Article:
Hotteterre, Elisabeth de.
See Haulteterre, Elisabeth de.
The best-known collection of rare violins of the mid-20th century, formed in New York by Henry Hottinger (b New York, 4 Feb 1885; d Stamford, CT, 19 March 1979), a founder and member of Wertheim & Co., a firm of investment bankers. He had an early interest in the violin, and bought his first Stradivari in 1935. His ambition after the war was to acquire one outstanding example of each of the old Cremonese masters, and in the case of Stradivari and Guarneri ‘del Gesù’, one example from each significant period of their production. An illustrated catalogue (R. Wurlitzer: The Henry Hottinger Collection, 1967) was published following the collection's sale to Rembert Wurlitzer, Inc., in 1965. The instruments (about 30 violins in all) were subsequently dispersed all over the world.
(b Orléans, 26 Dec 1952). French organist. He studied with Pierre Cochereau and Michel Chapuis (organ) and Pierre Lantier (harmony and counterpoint), and gave his first concert in 1969. He subsequently held a number of church appointments before becoming organist of the Madeleine in Paris in 1979; in 1980 he was appointed professor of organ at the Orléans Conservatoire. Houbart commands a vast repertory which includes French and German works of the 17th and 18th centuries, Romantic symphonic organ music and contemporary works, a range reflected in his many recordings, among them an award-winning disc of Vierne and Widor. Houbart is also known as an improviser, and has composed organ music including Zemyorka (1984). He has written articles on organ builders of Orléans as well as a book, Les grandes orgues de Sainte-Croix d’Orléans (Orléans, 1980), and is a member of the organ commissions of the French Ministry of Culture and the city of Paris.
Houbfeldt [Houpfeld], Bernhard.
See Hupfeld, Bernhard.
Houdard, Georges Louis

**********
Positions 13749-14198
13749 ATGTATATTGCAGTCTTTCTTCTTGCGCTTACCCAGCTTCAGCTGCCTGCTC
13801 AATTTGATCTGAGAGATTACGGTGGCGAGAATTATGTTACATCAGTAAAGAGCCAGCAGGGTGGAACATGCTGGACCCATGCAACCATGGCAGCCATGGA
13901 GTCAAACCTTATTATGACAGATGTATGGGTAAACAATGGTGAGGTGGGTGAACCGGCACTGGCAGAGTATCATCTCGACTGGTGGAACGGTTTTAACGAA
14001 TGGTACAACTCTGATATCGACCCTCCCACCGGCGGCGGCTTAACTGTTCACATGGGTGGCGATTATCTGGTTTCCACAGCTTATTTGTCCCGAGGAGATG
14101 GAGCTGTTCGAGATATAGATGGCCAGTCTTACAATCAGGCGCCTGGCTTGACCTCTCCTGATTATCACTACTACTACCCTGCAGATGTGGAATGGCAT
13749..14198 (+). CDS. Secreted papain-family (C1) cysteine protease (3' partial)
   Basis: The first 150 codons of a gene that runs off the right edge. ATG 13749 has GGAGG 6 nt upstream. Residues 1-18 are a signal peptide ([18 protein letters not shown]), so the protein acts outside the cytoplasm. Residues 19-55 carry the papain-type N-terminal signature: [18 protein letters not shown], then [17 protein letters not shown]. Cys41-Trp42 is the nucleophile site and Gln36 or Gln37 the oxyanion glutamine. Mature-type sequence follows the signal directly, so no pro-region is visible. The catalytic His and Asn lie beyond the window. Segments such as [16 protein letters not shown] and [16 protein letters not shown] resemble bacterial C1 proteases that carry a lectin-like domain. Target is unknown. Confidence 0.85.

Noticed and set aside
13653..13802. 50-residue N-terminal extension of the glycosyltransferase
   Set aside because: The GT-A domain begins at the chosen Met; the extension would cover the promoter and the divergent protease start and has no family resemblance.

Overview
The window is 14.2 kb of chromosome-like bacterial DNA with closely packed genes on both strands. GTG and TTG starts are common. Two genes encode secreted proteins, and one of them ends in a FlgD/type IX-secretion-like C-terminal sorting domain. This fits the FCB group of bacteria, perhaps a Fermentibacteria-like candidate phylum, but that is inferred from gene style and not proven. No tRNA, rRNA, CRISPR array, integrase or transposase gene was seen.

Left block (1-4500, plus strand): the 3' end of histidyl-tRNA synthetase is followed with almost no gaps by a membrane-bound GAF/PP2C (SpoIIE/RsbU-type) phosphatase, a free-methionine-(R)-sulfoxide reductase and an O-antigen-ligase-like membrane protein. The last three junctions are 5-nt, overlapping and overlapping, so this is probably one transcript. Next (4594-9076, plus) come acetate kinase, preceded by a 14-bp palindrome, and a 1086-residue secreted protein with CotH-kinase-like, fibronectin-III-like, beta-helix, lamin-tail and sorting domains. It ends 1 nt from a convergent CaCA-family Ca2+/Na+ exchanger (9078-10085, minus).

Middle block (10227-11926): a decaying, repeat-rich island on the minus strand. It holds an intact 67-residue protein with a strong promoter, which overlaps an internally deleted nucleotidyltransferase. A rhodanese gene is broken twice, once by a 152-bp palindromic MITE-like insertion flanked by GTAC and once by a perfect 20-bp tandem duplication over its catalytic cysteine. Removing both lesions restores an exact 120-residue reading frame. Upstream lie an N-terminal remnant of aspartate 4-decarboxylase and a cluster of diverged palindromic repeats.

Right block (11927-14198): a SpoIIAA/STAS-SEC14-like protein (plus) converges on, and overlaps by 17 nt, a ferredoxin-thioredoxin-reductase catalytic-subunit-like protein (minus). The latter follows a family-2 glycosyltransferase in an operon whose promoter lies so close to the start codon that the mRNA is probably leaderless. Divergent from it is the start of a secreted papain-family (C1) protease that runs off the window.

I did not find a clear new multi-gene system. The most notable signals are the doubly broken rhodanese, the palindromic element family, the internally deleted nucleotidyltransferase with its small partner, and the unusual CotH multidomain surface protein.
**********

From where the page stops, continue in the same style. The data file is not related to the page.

(b Neuilly-sur-Seine, 30 March 1860; d Paris, 28 Feb 1913). French scholar of Gregorian chant. He studied composition under Massenet at the Paris Conservatoire, but his interest soon turned to medieval chant, particularly to the study of the early theorists and Gregorian notation. With Le rythme du chant dit grégorien (1898) he established himself as one of the most important early mensuralists. He advocated a modern restoration of Gregorian chant rhythm based on the fixed mensural principle that a neumatic group in early Gregorian notation is a rhythmic beat. According to this theory, known as ‘neume-temps’, each individual neume structure is equivalent in time value to a modern crotchet. Such single-note neumes as the punctum and virga have the duration of a crotchet; each note of the two-note neumes podatus and clivis are quavers; the three-note climacus is a triplet; in the various four-note neumes each note has the value of a semiquaver, etc. Like most of the early mensuralists and the Solesmes scholars, Houdard based most of his work on the early St Gallen manuscripts. His rhythmic theories quickly brought him into direct opposition with the Solesmes school, and ‘le rythme houdardiste’ was sharply attacked by Adrien Vigourel (1842–1927). Houdard also wrote a definitive two-volume history of the château of Saint-Germain-en-Laye.